With spring inching its way closer every day, we are able to take all the learning outside! Well, depending on where you are, you are gearing up for summer…!
[Peek inside this post to see pics of homemade magnifying glasses and more!]
The boys found dozens of worms outside after a string of rainy days here. They had all sorts of discussions about how worms celebrate their birthdays and they evolved into talking about the food chain.
Suddenly, there was a rush to the door and out they went – and I followed right behind them with my camera! <we have a plastic bag that hangs on a tree with markers and clip boards>
They decided to build a worm playground – which quickly changed into a worm house. One child stayed with the former. They sketched their plans and in the process of scouting for places to find ‘homeless’ worms, they discovered even more about the nature that is around us: new green, a fuller creek and even a friendly salamander to boot : )
Just like scientists they went from hypothetical questions, to testing them, checking for validity and finally assessing their discoveries. In the process, they were knee-deep learning about structures and how they work, what to make bases strong, and the properties of what makes a house (when one of the boys talked about adding a ‘”moss roof.”). And let’s not forget what happens when you get an active worm on your hand! This is an incredibly rich process.
And it’s the process that children should be using every day. It’s the process of knowing how to answer their own questions and how to anticipate new ones. Or to just simply wonder about new things and solve problems (like the boy who adjusted his wood pile to fit the roof over it.). On their way to solving problems they benefit tremendously from trial and error which also encourages them to take risks.
This was a great opportunity for the children to come up with visual Venn diagrams – comparing and sorting similarities and differences about worms and humans.
The worms in their brand new house – prime real estate!
Here is a friendly “Sally” who showed up in the middle of all the action.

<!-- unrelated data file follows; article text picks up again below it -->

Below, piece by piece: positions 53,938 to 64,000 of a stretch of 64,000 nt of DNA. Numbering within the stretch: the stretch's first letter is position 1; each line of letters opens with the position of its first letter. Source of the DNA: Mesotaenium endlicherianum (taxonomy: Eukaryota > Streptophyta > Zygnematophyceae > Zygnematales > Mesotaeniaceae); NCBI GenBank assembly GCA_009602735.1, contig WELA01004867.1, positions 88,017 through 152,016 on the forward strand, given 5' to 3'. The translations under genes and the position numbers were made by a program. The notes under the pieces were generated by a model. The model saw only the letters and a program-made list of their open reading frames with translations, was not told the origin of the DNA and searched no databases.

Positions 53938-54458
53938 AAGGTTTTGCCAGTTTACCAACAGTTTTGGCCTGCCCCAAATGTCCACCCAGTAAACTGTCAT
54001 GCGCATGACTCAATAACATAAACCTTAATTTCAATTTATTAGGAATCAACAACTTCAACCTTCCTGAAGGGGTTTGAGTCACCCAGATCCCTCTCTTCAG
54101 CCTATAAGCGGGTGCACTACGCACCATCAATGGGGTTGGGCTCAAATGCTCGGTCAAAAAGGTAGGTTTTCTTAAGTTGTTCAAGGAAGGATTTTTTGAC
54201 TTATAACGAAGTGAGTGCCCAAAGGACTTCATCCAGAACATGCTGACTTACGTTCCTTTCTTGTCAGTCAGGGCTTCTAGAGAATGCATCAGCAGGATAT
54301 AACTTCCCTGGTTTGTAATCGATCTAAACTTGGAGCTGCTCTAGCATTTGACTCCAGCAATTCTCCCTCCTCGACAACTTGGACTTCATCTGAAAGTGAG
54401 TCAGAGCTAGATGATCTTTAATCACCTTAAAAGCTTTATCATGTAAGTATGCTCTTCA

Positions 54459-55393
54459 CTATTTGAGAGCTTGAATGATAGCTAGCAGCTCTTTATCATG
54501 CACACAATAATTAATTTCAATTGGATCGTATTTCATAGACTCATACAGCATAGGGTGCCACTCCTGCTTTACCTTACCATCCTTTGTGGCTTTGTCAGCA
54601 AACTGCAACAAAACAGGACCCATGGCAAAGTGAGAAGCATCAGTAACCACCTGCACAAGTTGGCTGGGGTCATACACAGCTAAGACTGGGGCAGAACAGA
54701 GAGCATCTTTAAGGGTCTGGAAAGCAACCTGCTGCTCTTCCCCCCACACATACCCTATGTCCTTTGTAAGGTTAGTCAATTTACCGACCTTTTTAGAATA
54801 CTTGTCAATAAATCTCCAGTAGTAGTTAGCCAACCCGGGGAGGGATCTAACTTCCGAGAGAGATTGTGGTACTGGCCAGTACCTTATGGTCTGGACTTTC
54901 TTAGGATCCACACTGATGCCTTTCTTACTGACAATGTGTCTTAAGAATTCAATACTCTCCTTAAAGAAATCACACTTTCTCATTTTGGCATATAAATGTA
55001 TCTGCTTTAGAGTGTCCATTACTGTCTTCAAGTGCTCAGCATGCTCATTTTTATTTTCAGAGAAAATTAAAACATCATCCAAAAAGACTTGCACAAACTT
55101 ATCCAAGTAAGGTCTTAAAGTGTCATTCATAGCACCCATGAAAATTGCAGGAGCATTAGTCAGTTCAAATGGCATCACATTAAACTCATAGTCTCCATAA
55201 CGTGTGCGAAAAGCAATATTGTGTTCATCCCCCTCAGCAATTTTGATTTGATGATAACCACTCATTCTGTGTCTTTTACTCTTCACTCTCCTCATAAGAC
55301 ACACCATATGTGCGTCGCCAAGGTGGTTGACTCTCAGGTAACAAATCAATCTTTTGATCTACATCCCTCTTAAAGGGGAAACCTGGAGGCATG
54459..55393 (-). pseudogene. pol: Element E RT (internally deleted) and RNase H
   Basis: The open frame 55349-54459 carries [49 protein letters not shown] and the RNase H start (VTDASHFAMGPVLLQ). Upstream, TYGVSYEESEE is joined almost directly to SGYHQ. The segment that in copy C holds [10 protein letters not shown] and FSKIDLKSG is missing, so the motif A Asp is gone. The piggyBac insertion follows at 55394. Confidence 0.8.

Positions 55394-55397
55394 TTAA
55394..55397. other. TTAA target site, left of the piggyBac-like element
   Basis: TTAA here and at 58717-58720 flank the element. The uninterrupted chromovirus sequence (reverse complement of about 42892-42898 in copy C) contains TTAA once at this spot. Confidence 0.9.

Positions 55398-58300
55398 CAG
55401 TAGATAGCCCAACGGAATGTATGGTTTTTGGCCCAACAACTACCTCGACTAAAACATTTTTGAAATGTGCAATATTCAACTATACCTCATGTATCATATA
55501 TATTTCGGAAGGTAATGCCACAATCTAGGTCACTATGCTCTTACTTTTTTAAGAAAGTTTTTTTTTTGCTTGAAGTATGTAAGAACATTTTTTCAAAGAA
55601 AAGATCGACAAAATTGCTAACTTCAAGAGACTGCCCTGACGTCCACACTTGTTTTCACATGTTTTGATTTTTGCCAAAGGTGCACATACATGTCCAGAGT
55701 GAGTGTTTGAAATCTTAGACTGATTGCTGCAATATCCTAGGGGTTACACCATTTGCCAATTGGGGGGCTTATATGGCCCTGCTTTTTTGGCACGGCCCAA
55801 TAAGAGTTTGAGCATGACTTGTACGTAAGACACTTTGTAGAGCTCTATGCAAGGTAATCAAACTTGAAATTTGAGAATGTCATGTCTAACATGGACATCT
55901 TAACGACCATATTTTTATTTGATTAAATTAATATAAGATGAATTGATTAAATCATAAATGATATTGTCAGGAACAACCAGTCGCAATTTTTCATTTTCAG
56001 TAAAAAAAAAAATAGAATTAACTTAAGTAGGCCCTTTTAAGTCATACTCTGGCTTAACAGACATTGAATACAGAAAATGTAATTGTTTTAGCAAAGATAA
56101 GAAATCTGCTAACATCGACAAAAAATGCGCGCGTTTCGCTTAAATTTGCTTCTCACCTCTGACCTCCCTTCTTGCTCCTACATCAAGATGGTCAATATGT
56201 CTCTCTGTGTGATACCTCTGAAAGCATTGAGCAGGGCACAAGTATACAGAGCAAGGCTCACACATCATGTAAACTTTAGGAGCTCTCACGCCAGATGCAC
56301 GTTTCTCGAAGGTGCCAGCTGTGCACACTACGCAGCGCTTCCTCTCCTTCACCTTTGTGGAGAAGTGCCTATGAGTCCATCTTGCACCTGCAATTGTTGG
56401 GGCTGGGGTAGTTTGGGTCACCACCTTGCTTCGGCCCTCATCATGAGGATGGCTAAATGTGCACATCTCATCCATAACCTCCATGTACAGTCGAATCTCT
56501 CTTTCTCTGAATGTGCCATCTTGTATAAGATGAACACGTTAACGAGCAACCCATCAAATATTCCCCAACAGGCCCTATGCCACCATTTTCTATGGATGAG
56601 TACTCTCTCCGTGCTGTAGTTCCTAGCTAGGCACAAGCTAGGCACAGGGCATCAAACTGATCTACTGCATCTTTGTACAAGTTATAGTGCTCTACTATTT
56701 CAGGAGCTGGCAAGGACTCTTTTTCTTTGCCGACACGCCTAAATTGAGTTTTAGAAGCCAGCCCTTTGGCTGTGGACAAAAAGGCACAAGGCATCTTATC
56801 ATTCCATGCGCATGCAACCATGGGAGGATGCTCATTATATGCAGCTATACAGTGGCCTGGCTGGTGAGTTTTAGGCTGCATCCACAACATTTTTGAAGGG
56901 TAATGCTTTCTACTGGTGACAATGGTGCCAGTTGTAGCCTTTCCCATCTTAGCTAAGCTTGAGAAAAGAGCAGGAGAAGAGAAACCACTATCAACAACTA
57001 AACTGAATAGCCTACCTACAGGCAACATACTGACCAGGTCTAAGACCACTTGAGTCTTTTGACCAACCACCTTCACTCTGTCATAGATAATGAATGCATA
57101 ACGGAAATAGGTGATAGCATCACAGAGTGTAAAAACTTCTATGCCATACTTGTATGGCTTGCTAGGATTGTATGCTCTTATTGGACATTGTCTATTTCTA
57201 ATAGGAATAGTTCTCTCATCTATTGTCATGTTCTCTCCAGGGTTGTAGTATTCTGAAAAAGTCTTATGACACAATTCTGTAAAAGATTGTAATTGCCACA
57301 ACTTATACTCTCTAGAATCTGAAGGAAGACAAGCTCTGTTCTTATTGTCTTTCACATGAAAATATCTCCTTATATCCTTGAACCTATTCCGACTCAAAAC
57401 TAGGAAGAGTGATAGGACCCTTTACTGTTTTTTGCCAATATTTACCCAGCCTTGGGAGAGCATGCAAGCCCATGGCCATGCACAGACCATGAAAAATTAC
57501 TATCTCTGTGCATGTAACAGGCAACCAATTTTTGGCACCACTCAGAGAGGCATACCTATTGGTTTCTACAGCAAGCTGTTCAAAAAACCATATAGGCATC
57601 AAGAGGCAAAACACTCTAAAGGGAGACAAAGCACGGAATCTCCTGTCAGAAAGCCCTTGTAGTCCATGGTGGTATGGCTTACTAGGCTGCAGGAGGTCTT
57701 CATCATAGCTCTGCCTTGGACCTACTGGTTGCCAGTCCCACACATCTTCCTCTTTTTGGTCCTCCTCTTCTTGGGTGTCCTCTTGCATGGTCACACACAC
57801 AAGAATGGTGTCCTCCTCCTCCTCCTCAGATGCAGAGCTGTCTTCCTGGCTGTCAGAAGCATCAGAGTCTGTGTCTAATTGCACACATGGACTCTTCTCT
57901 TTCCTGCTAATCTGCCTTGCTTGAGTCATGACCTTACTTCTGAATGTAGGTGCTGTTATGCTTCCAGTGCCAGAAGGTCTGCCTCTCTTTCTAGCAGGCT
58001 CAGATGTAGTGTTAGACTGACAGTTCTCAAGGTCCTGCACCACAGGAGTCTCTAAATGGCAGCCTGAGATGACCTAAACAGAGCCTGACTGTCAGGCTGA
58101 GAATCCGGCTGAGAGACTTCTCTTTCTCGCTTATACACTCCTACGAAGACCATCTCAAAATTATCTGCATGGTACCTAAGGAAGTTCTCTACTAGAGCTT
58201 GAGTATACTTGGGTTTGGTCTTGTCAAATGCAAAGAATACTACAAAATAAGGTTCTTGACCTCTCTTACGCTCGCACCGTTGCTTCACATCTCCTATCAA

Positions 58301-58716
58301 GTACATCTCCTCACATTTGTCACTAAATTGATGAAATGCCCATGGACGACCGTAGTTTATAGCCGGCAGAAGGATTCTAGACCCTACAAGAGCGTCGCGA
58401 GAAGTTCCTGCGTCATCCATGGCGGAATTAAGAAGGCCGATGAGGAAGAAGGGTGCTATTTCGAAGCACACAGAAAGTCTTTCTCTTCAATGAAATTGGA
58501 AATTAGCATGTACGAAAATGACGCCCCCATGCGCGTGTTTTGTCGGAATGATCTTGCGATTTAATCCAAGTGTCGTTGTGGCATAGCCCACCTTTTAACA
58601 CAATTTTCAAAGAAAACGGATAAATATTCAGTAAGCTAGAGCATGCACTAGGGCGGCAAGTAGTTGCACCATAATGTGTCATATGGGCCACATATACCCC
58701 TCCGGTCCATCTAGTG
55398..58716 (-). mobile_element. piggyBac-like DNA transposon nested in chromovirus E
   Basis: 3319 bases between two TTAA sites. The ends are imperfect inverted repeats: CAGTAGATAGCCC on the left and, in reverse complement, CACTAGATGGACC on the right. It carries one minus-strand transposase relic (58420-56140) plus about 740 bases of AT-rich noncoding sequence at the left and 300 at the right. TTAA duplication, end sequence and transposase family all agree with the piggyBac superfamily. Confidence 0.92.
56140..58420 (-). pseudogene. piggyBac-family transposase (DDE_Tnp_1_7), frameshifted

The sketches were there as a guide, but quickly seemed to turn into mere ‘decorations’ after the soil offered information that was not anticipated at first.
Set-Up for Episode #18:
- Ample space outdoors – preferably with grass and trees
- Markers for documentation or observational drawings
- Clip boards (we used cardboard and paper clips because are lighter to travel)
- Magnifying glasses (see below for pics of my favorites!)
Homemade magnifying glass: fill a clear container with water and let it overflow. Put the cap on. Without air bubbles, it works as a magnifying glass!
This works really well with small hands – it also has a preset distance between the glass and surface.
This folds up and it fits in kids’ pockets.
It also offers two metric systems to measure samples.
This is a loupe – just like the ones watchmakers use.
When it’s cupped around kids eyes (and adults love these!), it blocks the light and it magnifies objects up to 5X – when you nest two of these you get instant 10x magnification!
The homemade magnifying glass is a bit on the heavy side so it might pose a challenge for long walks. The cardboard clip boards are quite light and you can fit several in one bag! We generally don’t remove animals from nature, but sometimes, at the end of the fall, we will care for worms, salamanders, and frogs to quickly send them back when spring comes around. We’ve had to face death here and there but that’s part of life.
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